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CEE 269C EnvEng Seminar: Iris Stewart-Frey - "NicaAgua: Climate science, participatory transdisciplinary approaches, and the development of a climate app to build capacity in drought-vulnerable Central America regions"

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Abstract: Throughout Central America, smallholder farmers build their livelihoods on rain-fed agriculture which is highly sensitive to seasonal variations in temperature and precipitation. Recent hydroclimatic shifts precipitated by global changes in this complex yet narrow climatic region are not well understood. This study examines how to best quantify and communicate these changes in light of sparse observations, constrained potential to assess the skill of global climate products, and a limited understanding of the complex conditions that determine which metrics are most relevant for stakeholders. Our work has approached these questions from multiple angles. We adapted prior definitions of the Central American Dry Corridor and newly delineated those regions for Central America and Mexico in order to focus on water-limited regions that are important for rain-fed agriculture and particularly vulnerable to further drying.  We examine the performance for several reanalysis and satellite-based global climate data products as compared to the observation-based GPCC precipitation dataset. These datasets were then used to evaluate the magnitude and spatial extent of hydroclimatic shifts and changes in aridity and drought over the last four decades and through the end of the century on multiple spatial and temporal scales. A key focus of the analysis is on the timing of the rainy season and the occurrence and magnitude of the mid-summer drought. We followed community-based participatory approaches to learn which metrics matter to stakeholders and strengthen locally-led climate mitigation and adaptation efforts. A climate app ('NicaAgua') has been developed by our transdisciplinary team for local capacity building.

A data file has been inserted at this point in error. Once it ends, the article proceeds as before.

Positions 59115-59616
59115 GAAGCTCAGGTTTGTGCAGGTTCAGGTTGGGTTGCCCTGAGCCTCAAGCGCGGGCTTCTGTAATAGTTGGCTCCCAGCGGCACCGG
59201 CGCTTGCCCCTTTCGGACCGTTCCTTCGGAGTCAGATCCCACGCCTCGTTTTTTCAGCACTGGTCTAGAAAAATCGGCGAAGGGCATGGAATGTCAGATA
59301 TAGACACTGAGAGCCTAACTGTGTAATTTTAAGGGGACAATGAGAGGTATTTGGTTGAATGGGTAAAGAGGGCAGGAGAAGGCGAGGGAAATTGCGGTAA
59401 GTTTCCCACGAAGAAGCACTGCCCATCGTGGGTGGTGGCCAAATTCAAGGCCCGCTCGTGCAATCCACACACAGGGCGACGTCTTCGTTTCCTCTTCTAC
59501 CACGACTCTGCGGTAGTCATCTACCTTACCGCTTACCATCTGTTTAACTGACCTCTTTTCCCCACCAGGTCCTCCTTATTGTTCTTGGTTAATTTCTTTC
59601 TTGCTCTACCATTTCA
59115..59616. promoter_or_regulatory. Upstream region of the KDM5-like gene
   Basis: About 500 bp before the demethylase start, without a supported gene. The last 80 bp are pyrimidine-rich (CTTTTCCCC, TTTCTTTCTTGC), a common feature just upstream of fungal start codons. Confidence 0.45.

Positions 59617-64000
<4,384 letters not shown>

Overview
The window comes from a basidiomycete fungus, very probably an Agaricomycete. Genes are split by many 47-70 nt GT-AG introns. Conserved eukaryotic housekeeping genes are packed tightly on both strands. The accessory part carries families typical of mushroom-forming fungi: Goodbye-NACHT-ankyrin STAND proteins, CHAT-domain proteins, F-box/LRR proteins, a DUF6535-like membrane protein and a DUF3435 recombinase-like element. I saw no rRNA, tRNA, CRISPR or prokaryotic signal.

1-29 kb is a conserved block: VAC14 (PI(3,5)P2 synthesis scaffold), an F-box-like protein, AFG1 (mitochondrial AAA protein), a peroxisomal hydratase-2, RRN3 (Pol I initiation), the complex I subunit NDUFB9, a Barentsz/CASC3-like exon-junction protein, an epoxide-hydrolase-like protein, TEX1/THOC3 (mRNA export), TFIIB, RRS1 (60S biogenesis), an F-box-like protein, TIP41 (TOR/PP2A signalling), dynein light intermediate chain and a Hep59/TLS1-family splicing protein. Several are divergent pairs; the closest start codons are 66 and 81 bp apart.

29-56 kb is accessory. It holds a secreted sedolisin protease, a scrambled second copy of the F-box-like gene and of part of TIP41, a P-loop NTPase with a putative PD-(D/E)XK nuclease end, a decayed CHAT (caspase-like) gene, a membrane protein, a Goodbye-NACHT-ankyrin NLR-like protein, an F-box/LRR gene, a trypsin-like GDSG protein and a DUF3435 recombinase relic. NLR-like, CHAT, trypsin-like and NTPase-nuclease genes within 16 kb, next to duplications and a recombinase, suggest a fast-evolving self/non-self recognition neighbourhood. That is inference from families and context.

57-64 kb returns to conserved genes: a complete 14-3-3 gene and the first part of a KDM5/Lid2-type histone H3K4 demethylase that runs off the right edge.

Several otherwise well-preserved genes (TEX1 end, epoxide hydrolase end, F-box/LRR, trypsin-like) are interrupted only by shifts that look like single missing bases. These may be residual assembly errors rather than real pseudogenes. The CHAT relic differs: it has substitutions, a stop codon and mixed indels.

Bio: Iris T. Stewart is a Professor in the Department of Environmental Studies and Sciences at Santa Clara University. Her research studies the impact of climate variability and change on water resources using models, and spatial & statistical analysis. She also uses a community-based approach to connect science findings to issues of justice in the distribution of environmental benefits and burdens. Professor Stewart-Frey is interested in interdisciplinary research and has collaborated with scholars from the fields of engineering, geography, ecology, and economics. Her research seeks to explain (i) recent and future impacts of climate warming on water resources, stream flows and temperatures, (ii) the impact of climate change across Central America and determinants for food and water security in the region, (iii) the role of climate, agriculture, laws, and infrastructure on water justice in Northern California, and (iv) the unequal distribution of environmental benefits and burdens in Silicon Valley with a focus on green spaces and roadway emissions. Dr. Stewart received her Ph.D. in Hydrogeology from Stanford University in 2001. Before joining the Santa Clara faculty, she was a NOAA postdoctoral fellow at Scripps Institution of Oceanography. Dr. Stewart is the co-coordinator of the Environmental Justice and the Common Good Initiative and teaches courses in water resources, water security, spatial analysis, community-based research, and earth systems.